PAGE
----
According to the Euromonitor report, concentrates are projected to see further off-trade volume and value (constant 2022 prices) growth over the forecast period.The category is set to benefit from population growth, moves towards packaged products and widening distribution,as the retail landscape continues to modernise and expand. Many consumers are predicted to gain access to a wider range of concentrates, as the presence of modern grocery retailers widens across the country and low-income consumers look for affordable products.
Ok, so a growing sector, with sales increasing in spite of the high inflation rate: surely Quice Foods would have latched on to the industry’s success?
It is what makes Quice Foods financial performance all the more unusual. Their financial performance is no less than a rollercoaster ride. Back in 2015, they managed to turn a profit, but even then, operating in the red remained a bitter truth. The following years echoed the same sombre tune, with losses trailing them right into 2023. The profit margins remained stubbornly low despite increasing sales, leaving us with eight long years of no net profit.
But why? Profit reached out to the company for comments but received no response. In fact, Profit called the company’s landline, the irate assistant company secretary said they “are very busy and cannot entertain our queries”, and to go find answers in the financial statements.
Which is exactly what we did.
The lost years of 2017 – 2019
While Quice Foods have been making losses for the last seven consecutive years, the years 2017, 2018, and 2019 were particularly quite bad. That is sales declined during these years.
In 2017 sales plunged by around 34%. According to that year’s financial statement, this was due to a decline in the syrup category. The company decided to diversify and launched the fruit-based drinks segment. While the company was able to make strides in the juice market, it came at a high cost, eating into its profit margins.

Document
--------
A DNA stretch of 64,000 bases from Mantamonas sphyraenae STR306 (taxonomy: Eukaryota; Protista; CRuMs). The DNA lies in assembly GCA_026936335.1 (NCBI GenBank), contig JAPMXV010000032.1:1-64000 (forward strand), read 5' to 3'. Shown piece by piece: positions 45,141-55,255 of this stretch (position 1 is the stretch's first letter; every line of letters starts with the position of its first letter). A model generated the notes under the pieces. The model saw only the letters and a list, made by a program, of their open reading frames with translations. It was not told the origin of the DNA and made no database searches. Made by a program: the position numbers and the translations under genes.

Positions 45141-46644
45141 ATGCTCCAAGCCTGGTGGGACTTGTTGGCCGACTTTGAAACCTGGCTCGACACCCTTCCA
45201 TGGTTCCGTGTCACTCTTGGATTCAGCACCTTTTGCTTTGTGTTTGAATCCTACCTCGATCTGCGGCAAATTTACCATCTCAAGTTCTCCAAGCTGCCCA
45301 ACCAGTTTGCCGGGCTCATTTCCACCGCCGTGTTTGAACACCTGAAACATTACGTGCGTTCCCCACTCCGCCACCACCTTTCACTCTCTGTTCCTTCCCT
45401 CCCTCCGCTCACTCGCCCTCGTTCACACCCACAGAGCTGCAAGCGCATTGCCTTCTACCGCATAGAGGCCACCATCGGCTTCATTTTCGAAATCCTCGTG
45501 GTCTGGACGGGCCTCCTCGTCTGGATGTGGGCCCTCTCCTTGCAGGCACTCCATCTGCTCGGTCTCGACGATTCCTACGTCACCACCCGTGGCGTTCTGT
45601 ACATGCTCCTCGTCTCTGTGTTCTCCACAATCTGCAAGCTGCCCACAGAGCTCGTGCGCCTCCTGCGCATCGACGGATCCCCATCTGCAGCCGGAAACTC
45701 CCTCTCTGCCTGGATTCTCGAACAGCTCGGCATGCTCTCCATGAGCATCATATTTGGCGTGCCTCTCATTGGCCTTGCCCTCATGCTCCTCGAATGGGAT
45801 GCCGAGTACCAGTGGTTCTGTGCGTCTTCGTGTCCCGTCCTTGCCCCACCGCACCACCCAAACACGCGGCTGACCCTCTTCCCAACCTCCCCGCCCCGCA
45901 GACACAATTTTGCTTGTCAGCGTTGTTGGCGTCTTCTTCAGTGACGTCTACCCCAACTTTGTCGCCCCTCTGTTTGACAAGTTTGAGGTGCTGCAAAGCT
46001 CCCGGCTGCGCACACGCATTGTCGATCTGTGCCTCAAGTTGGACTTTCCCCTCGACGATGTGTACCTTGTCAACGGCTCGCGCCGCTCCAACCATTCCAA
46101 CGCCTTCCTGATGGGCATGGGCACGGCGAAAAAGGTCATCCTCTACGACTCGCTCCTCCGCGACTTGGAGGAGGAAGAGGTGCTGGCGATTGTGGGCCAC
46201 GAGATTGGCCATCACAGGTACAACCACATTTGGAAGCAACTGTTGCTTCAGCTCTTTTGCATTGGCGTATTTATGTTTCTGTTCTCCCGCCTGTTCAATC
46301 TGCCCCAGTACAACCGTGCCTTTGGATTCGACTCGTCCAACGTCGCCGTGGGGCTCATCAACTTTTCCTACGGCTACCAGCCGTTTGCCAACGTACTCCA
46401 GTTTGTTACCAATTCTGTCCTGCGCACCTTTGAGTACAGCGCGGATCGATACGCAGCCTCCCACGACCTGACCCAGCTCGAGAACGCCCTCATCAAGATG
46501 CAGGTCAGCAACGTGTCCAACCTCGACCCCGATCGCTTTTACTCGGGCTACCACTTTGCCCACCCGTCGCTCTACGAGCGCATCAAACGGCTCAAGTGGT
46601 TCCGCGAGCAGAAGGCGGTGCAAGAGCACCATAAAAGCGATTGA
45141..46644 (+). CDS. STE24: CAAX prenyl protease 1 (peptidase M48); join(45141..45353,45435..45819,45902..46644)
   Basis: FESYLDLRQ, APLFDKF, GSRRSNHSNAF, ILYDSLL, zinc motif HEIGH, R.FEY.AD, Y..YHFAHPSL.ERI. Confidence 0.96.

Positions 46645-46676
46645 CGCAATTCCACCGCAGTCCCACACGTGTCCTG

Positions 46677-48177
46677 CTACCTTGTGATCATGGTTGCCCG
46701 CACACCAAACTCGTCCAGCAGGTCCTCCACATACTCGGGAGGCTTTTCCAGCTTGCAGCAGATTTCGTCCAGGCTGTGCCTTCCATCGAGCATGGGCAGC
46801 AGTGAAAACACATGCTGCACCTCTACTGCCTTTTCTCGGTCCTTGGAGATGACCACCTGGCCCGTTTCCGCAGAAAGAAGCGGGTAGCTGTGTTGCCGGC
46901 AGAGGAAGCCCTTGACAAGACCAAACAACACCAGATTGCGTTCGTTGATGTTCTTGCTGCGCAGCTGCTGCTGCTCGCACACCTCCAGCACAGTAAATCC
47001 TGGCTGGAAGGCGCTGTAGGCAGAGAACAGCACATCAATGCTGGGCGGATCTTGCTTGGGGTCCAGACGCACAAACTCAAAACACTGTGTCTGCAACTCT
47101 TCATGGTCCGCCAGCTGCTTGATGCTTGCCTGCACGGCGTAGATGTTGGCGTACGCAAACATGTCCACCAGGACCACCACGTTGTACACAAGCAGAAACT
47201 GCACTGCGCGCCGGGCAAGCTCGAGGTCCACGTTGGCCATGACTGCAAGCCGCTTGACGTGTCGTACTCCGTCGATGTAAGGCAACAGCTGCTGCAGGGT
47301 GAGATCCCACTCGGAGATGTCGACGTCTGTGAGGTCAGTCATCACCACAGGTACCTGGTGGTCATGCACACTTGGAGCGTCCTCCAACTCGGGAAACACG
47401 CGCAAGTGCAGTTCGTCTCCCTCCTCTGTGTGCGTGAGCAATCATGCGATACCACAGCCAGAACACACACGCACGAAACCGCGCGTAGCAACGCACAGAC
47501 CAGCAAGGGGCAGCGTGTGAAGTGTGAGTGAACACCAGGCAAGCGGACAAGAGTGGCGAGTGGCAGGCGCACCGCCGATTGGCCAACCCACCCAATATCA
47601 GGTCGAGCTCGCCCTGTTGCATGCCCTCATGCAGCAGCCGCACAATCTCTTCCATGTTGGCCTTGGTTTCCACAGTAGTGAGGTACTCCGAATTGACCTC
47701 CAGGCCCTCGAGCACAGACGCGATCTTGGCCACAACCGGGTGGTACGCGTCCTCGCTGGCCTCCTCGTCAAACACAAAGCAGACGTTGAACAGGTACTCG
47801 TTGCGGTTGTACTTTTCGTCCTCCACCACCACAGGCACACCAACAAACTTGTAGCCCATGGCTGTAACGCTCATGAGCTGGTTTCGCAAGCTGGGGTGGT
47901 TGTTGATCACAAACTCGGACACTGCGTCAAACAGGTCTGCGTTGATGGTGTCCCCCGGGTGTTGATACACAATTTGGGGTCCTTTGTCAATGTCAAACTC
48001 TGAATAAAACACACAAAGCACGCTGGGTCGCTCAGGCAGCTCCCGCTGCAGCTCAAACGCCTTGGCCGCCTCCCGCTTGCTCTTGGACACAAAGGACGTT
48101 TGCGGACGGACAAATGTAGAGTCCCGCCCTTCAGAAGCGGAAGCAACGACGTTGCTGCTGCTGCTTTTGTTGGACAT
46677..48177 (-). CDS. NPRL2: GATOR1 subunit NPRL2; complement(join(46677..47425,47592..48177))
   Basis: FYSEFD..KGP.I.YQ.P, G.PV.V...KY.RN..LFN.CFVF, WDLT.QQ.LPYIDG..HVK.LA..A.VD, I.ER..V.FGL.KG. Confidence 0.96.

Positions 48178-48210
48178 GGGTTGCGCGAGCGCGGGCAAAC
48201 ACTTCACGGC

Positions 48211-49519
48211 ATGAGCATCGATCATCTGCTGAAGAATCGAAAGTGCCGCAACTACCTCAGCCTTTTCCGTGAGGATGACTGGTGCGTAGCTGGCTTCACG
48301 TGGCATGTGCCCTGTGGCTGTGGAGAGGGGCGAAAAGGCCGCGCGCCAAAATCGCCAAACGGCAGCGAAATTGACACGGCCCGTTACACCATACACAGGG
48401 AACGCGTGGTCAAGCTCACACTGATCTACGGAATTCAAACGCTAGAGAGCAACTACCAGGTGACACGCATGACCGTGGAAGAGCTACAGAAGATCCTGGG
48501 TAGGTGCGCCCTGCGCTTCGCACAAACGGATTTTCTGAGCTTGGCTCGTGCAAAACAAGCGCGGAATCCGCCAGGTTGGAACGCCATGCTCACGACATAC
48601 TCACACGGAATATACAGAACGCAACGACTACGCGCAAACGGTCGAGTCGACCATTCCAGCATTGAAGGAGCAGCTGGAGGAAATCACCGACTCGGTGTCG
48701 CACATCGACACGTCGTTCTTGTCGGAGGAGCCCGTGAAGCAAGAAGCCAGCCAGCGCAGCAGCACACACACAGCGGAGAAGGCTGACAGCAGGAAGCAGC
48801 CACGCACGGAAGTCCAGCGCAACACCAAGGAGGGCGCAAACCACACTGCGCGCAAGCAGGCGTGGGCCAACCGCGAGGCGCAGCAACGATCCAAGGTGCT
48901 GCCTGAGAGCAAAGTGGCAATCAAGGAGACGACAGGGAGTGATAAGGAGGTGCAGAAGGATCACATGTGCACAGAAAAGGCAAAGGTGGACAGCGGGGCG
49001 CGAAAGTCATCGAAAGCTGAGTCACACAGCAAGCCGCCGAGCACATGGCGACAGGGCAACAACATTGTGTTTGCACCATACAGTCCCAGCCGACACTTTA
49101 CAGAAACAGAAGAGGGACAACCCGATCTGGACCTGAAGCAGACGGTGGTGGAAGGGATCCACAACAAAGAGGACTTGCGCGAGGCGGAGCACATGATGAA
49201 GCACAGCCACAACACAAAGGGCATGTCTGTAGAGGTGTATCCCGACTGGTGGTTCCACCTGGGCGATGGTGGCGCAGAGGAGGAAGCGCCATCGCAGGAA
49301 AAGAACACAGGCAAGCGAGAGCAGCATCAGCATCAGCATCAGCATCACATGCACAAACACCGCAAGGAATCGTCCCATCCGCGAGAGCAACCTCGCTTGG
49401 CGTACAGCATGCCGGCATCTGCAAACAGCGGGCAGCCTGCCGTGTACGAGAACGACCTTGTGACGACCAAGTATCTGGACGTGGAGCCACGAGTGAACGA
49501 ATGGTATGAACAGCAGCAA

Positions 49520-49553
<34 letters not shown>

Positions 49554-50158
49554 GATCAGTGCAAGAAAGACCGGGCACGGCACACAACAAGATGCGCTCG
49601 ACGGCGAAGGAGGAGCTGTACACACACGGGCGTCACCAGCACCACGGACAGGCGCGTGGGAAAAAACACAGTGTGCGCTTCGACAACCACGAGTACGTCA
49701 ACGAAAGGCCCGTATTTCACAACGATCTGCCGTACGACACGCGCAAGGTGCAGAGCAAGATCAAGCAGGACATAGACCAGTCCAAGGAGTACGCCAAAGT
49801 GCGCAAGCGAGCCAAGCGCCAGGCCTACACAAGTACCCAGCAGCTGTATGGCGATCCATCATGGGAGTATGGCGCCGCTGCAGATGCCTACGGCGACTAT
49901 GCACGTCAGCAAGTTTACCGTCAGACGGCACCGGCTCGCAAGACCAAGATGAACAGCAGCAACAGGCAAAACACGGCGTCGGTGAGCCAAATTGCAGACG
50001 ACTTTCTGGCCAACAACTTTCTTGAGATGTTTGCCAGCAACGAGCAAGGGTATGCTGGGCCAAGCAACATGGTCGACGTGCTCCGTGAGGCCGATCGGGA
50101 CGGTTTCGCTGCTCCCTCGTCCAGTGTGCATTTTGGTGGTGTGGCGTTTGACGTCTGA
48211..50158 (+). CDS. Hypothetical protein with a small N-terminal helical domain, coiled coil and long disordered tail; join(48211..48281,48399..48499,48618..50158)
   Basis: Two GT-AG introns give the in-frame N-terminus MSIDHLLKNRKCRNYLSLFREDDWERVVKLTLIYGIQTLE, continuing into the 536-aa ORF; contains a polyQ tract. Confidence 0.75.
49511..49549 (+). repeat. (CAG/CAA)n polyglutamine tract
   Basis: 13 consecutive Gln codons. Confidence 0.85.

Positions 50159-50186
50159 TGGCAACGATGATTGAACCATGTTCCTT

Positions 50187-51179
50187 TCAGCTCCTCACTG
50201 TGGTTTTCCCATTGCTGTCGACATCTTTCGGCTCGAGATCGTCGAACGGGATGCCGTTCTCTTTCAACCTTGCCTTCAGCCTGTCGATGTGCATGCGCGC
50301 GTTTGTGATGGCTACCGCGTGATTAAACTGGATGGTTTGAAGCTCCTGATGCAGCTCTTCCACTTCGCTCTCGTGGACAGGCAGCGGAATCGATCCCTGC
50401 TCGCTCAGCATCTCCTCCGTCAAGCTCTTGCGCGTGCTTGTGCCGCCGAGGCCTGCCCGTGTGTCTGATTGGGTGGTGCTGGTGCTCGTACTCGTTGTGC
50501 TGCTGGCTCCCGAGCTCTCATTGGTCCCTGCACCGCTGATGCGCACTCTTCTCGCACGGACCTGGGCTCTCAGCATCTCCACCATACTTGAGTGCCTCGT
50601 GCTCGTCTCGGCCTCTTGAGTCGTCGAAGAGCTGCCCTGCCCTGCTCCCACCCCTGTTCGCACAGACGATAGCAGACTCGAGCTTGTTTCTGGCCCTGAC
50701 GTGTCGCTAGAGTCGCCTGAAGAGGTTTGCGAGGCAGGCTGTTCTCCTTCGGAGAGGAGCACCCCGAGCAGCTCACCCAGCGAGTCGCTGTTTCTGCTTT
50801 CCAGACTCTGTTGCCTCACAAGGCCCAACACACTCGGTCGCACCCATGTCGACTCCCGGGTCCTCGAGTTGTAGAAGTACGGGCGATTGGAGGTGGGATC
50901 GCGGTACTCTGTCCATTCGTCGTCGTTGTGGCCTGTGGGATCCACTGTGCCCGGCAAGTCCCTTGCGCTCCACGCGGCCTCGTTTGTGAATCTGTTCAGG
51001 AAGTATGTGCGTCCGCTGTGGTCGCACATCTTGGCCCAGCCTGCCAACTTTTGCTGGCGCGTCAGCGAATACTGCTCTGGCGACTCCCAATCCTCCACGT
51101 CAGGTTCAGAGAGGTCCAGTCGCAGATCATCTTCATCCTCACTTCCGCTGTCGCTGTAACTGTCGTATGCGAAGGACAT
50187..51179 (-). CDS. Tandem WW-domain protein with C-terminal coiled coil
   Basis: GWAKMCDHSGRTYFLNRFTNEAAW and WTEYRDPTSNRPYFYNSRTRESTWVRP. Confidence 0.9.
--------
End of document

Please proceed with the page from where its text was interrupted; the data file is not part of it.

The sales decline trend persisted in 2018 and 2019, hovering around 17% and 8%, respectively, due to economic slowdown and increased costs.
In 2018’s financial statement, the company attributed low sales to the decline in the purchasing power of the public. It further added that the sale volume of syrup declined due to strong competitors. It attributed its high cost of sales to an increase in the exchange rates and commodities prices.
In 2019’s financial statements, the company attributed low sales to economic slowdown. Overall sales declined by 8%. Local sales declined by 4% while exports declined by 45%. It was during this year, the company launched carbonated soft drinks. According to the financial statement, multiple brand-building activities were undertaken to generate trial and awareness to penetrate this segment. However, the statement does not specify the kind or scale of activities.
The year 2020: sales increase
In years between 2020 and 2023, the situation slightly improved at Quice Foods, as sales started increasing.
The graph presented above illustrates how Quice Foods’ successful foray into export markets significantly bolstered the company’s total sales. According to the financial report, the primary export destinations for the company were the United Kingdom, South Africa, and the Mauritius region.
It’s worth noting that the United Kingdom, with its substantial Pakistani diaspora, stands out as a key market. South Africa and Mauritius, being warm countries, offer ideal conditions for Quice’s production of cold beverages, which are typically in high demand during the summer season.
Although the percentage growth of export sales has been positive, it’s important to note that local sales continue to surpass export sales in terms of overall value. This growth in sales is attributed to factors such as increased export sales, the expansion of local sales, and specific product segment growth, notably a historic 62% rise in the syrup segment in 2021.
However, despite soaring sales, the company remains plagued by persistent financial losses, year after year. The reason behind this paradox is the substantial increase in various costs, notably driven by rising commodity prices and rupee devaluation, which undercut the company’s gross profit margins. Additionally, distribution costs experience a staggering year-on-year increase, fueled by substantial marketing expenses, outward freight, and handling charges. As a result, Quice Foods reports net losses throughout these years, creating a stark contrast between impressive sales figures and the company’s overall financial health.